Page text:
Kin selection was discovered by J.B.S. Haldane and elaborated in a proper theoretical framework by W. Hamilton. Wilson’s seminal contributions to hymenopteran biology were critical in establishing kin selection on a firm footing. However, ironically, Wilson tended to have a soft corner for group selection, which eventually became a full-blown attack on kin selection as the explanation for eusociality in his last years. He sought to provide this idea with a mathematical foundation with the help of Nowak and Tarnita. We feel that much of that complicated mathematics is probably more a smokescreen than real fire and does not displace kin selection, at least in the contexts that were close to him — eusociality as reported in arthropods or the mole rats. Nevertheless, unlike many other biologists, we do think Wilson had a point regarding the place of group selection in social systems. To a degree, this might have been critical in human sociality, much like the hypersocial ants that Wilson had studied. The lineage as a whole provides a way to understand this. Men unrelated to great leaders like Chingiz Khān or Shivājī sacrificed their lives for them. In return, these leaders ensured the survival of their offspring. Say they had not sacrificed themselves for the new group identity forged by the Khān, they might have been wiped out in entirety like the many bands on the steppe before them. Thus, while the Khān got to propagate his genes to leave an oversized genetic imprint that stands out even today, these men might have raised the probability of the survival of their lineage from 0 to something small but non-zero. Our investigations suggest that group selection might have a role in the stability of bacterial biofilms too.
This brings us to an important point elaborated by Wilson: the superorganism. The same genome is differentially expressed to generate a diversity of castes that dramatically diverge in appearance, size, and behavior. This provides a striking illustration of a molecular principle, namely the use of epigenetic regulatory processes to add information over and beyond that encoded in the four bases of DNA. Thus, different parts of the same code are unveiled in different individuals making them look almost as if they were different species. This led to the formulation of the evolutionary hypothesis of how epigenetic regulation in eukaryotes might provide the initial “capacitance” for changes that might then be hardwired into the genome. At the social level, it showed the remarkable success and stability of the caste system as an evolutionary strategy. It has repeatedly emerged in multiple hymenopterans and the cockroach-like clade. Thus, it should not be a surprise to see it emerge in humans though we can only be considered nearly eusocial. Nevertheless, the basic principle of a superorganism with castes can be seen as applying to our societies. That is how our ancient social theorists saw the varṇa system — the 4 varṇa-s (mirroring the numbers of castes seen in arthropods) are seen as aṅga-s of the metaphorical puruṣa who is the society. The stability of these castes for over 90 million years in hymenopterans should serve as food for thought to the left-liberals who strive to have it abolished. This should be placed against the backdrop of the many evolutionary successes of the hymenopterans and isopterans, which anticipated some of those that we pride ourselves on, like the discovery of farming or antibiotics.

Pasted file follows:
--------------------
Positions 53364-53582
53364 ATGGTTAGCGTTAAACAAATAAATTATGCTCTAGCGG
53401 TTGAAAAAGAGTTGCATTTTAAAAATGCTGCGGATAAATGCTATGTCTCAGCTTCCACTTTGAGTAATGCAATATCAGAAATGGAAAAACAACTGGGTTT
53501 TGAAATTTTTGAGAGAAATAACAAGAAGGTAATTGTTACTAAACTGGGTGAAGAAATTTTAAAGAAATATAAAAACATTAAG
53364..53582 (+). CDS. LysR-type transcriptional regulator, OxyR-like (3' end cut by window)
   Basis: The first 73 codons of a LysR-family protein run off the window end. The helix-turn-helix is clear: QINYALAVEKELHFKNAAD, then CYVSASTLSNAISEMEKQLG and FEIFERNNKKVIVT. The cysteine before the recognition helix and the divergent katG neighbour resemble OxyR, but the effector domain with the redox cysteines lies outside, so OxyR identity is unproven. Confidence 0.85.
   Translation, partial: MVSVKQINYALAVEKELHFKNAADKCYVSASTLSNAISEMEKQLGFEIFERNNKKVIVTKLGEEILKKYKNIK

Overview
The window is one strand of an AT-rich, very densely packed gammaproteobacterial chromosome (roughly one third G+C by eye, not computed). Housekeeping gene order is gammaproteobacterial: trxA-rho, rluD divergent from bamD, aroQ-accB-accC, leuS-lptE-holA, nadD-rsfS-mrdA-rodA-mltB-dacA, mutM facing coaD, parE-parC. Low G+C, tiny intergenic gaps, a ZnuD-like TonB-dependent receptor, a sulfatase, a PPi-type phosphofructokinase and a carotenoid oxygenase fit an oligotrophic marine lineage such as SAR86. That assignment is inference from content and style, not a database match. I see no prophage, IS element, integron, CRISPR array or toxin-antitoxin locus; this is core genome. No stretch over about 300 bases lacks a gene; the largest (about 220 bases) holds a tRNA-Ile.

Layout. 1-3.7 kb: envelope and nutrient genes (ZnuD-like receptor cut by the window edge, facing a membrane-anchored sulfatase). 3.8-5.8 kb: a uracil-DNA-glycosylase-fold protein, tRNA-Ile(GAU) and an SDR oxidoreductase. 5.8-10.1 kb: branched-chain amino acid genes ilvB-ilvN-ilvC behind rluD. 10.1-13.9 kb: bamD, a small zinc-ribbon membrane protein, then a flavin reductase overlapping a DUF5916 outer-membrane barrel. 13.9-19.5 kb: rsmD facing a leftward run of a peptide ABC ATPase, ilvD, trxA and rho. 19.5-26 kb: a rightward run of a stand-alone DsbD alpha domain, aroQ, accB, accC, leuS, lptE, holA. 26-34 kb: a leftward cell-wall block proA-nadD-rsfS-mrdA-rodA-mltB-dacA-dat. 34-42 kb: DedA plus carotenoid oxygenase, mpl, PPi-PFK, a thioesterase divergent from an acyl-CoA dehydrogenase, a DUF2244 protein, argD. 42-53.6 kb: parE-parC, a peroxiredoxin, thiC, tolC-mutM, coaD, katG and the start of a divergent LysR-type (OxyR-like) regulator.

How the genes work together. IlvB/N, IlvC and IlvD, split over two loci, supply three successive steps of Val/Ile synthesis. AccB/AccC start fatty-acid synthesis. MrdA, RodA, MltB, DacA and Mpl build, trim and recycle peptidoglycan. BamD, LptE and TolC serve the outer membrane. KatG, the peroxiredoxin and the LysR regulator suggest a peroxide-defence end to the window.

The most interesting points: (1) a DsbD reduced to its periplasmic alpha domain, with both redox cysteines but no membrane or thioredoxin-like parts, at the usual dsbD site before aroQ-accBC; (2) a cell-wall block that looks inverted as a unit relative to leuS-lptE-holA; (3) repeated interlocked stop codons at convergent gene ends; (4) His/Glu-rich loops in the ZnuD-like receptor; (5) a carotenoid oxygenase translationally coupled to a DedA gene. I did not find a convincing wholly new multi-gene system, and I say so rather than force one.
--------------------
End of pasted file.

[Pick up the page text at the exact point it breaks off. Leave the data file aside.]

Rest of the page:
This finally brings us to what brought Wilson and Watson back together. Wilson was one of the first to face the assault of the navyonmatta-s — the left-liberals with deep connections to the H-haters of American school led them — Lewontin, Gould, Kamin, and Rose, among others. They orchestrated a band of thugs, the predecessors of the kālāmukha rioters of the American gardabha-pakṣa, to attack Wilson. Watson was a member of the old mleccha guard and, like his collaborator, F. Crick, saw the reality of genetic differences between ethnicities. This made him an enemy of navyonmāda, driving him close to his old foe, Wilson. In the end, the first wave of navyonmāda orchestrated by the uparimaragata left-liberals failed to storm the scientific branches of academia completely. Instead, due to the lack of Wilsonian consilience in the Occidental academe, it festered on in the non- and less- scientific domains of the same. In the end, it has to be kept in mind that both Wilson and Watson belonged to the mleccha elite. Their fortress is still pretty strong despite being sapped by navyonmāda. Wilson was a quiet personality. He generally maintained a dignified public profile, kept writing his books, and moved to other areas of interest. Thus, the navyonmatta-s lost interest in him. In contrast, Watson has an abrasive personality who liked to focus on the most uncomfortable of human genetic differences in a public and, sometimes, crude way. This resulted in his fall from grace as an American hero. In the end, Wilson’s personality offers a better model to emulate than Watson. He was productive until late into his long life. He explored a range of ideas brought many of them to the public with elegant writing. However, this would have only been possible in the height of the mleccha academic ecosystem. Even if one had the genetic wherewithal to emulate a Wilson, it would be tough to achieve the same in the absence of that type of ecosystem, which is now under threat from navyonmāda.